LONDON (Reuters) - “Escape From Camp 14” makes for grim reading. Journalist Blaine Harden’s account of a young man’s life in and escape from a labour camp in secretive North Korea has drawn parallels with the Soviet gulags and Nazi Holocaust.
One big difference is that North Korea’s political prison camps, holding an estimated 200,000 people and handing out their own brand of extreme cruelty, are still operating.
The story of Shin Dong-hyuk combines a thrilling and unique tale of escape with a harrowing memoir of Camp 14, which lies to the northeast of the capital Pyongyang.
Shin is the only person born and raised in a North Korean labour camp known to have got away, meaning his harrowing recollections of abuse, hunger, torture, beatings and execution are seen as particularly valuable.
While the political debate focuses mainly on North Korea’s nuclear ambitions, the public perception of the ruling dynasty in Pyongyang is often one of half-crazed, isolated leaders comically prone to delusions of world domination.
”The reader should come away with this feeling in their stomach,“ Harden said in a telephone interview from the United States. ”There’s nothing funny at all going on there.
“This book is a good way of understanding North Korea as a totalitarian state and redressing a real failure in Western diplomacy to make these camps and that hideous cruelty part of any conversation with the country,” he added.
“It’s not a policy book, though, it’s a story, and the idea is to use it to get into people’s hearts so they never forget about Shin and understand what’s going on in North Korea.”
Shin, born Shin In Geun, was born in 1982 in Camp 14. Holding some 15,000 prisoners, it is believed to be the toughest of six labour camps thought to exist in North Korea, although their existence is denied by the authorities.
His “crime”? Being the son of a man whose brothers fled North Korea. Many inmates of Camp 14 were paying for another’s “sins”, as the ruling dynasty crushed perceived political enemies in order to maintain its grip over society.
At school, where children were groomed for a life of hard labour in coal mines or textile factories, they were told to work hard to “wash away the sins of your mothers and fathers!”
Shin’s first memory at the age of four was witnessing an execution. He stole food from his mother and supplemented his diet by eating off the floor and catching and roasting rats.
When he was seven he looked on as a classmate was beaten virtually to death by a teacher using a wooden stick for stealing five kernels of corn. She died later the same day.
With only the camp’s value system to go by, Shin was neither angry nor sad, believing the punishment to be just and fair.
Even more shockingly, he “snitched” on his mother and brother who were planning to escape, and at his mother’s execution remembered feeling only anger towards her.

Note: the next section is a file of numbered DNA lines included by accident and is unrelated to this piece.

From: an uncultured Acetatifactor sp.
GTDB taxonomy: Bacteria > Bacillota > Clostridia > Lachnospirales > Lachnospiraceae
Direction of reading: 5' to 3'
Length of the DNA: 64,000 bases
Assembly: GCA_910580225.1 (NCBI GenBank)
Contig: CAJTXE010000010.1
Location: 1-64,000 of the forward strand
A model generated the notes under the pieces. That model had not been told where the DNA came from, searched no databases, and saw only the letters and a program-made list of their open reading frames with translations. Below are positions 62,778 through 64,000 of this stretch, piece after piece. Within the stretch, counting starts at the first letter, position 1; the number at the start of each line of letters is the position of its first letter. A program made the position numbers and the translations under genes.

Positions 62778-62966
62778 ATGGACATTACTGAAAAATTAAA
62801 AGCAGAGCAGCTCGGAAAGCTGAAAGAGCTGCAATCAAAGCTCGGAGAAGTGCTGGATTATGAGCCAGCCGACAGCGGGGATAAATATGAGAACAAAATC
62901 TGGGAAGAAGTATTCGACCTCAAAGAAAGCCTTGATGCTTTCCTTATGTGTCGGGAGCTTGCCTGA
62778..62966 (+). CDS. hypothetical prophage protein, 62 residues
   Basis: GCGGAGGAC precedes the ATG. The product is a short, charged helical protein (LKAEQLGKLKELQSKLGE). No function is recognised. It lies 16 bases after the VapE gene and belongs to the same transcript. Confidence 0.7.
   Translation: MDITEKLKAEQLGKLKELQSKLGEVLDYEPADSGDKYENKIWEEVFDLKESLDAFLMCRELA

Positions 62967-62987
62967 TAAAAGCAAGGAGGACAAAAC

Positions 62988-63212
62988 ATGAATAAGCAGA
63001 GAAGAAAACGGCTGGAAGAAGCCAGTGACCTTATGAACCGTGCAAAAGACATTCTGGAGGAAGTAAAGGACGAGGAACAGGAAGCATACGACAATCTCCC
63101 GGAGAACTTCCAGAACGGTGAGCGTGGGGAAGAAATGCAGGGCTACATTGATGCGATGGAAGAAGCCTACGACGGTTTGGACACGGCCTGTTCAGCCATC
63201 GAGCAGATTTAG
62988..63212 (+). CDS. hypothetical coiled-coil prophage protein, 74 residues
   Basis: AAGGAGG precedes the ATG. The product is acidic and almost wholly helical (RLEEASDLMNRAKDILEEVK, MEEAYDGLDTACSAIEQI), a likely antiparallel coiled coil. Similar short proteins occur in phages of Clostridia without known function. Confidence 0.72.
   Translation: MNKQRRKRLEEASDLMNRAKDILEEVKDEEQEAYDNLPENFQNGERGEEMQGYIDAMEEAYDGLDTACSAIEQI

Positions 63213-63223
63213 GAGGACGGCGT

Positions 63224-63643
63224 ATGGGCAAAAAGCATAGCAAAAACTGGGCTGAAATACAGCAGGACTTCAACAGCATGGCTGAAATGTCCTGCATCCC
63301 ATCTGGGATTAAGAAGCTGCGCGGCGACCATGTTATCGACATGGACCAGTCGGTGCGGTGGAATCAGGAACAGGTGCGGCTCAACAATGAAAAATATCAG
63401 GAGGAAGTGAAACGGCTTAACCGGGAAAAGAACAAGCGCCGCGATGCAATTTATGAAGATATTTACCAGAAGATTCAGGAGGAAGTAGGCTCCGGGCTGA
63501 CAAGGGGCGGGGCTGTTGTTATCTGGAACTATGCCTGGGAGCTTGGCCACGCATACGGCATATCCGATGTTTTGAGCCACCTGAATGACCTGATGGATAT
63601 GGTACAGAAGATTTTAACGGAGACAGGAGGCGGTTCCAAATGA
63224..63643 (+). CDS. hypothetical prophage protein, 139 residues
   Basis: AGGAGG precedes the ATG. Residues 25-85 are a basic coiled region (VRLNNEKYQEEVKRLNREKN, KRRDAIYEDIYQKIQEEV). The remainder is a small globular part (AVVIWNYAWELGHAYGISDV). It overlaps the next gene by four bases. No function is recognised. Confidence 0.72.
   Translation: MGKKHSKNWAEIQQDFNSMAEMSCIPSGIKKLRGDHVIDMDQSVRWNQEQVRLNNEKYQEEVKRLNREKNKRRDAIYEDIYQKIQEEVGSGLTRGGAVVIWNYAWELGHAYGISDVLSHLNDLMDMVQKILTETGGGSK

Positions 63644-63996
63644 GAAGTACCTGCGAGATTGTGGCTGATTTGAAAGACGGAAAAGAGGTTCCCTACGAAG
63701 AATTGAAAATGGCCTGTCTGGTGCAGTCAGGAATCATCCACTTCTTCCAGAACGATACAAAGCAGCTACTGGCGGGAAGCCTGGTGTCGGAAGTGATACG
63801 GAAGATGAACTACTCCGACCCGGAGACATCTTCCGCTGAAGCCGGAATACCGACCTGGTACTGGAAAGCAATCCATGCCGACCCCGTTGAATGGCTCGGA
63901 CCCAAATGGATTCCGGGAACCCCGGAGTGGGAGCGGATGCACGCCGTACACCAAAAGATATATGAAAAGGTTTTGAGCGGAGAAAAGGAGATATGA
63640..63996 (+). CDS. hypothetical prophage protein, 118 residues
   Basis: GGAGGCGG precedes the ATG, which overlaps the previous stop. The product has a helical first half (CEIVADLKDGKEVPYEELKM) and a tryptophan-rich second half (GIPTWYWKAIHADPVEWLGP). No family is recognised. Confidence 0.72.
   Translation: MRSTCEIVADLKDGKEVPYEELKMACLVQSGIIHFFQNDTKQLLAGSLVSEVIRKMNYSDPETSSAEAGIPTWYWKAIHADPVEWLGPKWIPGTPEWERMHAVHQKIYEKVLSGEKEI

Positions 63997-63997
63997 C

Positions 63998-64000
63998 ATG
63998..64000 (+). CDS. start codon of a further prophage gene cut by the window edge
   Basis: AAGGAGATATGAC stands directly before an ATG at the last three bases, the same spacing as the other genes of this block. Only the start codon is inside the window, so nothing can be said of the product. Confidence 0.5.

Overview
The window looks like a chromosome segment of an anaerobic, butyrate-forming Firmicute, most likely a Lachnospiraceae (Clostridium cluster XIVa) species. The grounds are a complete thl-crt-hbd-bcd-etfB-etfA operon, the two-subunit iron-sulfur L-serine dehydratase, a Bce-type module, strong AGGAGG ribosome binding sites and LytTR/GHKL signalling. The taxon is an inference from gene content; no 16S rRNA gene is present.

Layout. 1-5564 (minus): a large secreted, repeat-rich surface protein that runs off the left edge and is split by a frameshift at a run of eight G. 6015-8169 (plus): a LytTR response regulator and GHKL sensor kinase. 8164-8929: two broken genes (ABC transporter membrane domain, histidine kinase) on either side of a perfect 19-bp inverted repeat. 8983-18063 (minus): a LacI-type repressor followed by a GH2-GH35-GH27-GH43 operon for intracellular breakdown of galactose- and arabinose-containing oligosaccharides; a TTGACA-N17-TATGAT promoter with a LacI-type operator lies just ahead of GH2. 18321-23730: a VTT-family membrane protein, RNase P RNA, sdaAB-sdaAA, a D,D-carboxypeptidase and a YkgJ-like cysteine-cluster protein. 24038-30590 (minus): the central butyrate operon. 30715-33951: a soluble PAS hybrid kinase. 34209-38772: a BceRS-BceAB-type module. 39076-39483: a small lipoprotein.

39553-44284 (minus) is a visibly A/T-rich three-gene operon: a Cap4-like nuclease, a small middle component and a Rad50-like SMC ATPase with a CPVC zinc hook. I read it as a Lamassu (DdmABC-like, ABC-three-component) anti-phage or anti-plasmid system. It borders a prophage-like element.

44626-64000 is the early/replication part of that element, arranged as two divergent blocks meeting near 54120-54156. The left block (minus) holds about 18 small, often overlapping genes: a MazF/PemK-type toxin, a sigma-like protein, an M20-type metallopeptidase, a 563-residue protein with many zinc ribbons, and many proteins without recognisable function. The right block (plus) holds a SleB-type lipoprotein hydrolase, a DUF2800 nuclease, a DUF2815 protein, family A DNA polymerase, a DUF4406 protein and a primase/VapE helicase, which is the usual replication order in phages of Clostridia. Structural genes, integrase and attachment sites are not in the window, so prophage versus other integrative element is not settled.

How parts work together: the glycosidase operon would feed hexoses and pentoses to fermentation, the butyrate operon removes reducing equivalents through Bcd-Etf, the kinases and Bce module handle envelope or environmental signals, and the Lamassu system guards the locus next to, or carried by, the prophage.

As he saw it, he had been tortured and nearly died as a result of her “foolish, self-centred scheming”.
Shin’s view of life began to change when he met Kim Jin Myung, a man of around 50 who nursed him back to health while the two shared a cell.
“Uncle” would also comfort him with stories, which had to be whispered, of the wonderful foods he had eaten outside the camp.
Shin was overwhelmed by the kindness shown him and the concept of life outside the fence. A sense of expectation and hope grew when he befriended Park Yong Chul, a prisoner who had lived abroad who opened up a new world.
It was with Park that Shin hatched his escape in 2005, although his friend only made it as far as the fence where he was electrocuted.
For Harden, fully corroborating Shin’s story was impossible -- North Korea is a closed country, and the labour camps are officially taboo. But he is confident the account is true.
Shin’s wounds -- a scar from a hook and burns on the back during torture, for example -- are consistent with his story.
“It beggars the imagination to think that someone would do that to himself to corroborate a fictional story,” Harden said.
He has also spoken to other camp survivors who found his account “completely believable”.
Detailed satellite images of North Korea point to the existence of the camps, and Shin was able to identify where certain events, including his escape, took place.
“It’s not completely satisfactory, but until they open the camps, this is the best that can be done,” the author said.
Harden noted that Shin initially lied about betraying his mother. When he arrived in South Korea after making his way across North Korea and China, he claimed he had known nothing of her plan to escape but that she was caught nonetheless.
A few years later, after Shin began to learn the concepts of right, wrong, honesty, truth and guilt, he came clean.
“The guilt has built as he has entered what we know to be the normal world, and it’s been tough for him with what he calls the process of becoming a human being,” Harden explained.
Adding to the guilt from the death of his mother and brother, Shin also lives with the knowledge that his father was almost certainly tortured and killed as a result of his actions.
* Escape From Camp 14 is published by the Viking imprint of the Penguin Group in the United States.
Reporting by Mike Collett-White, editing by Paul Casciato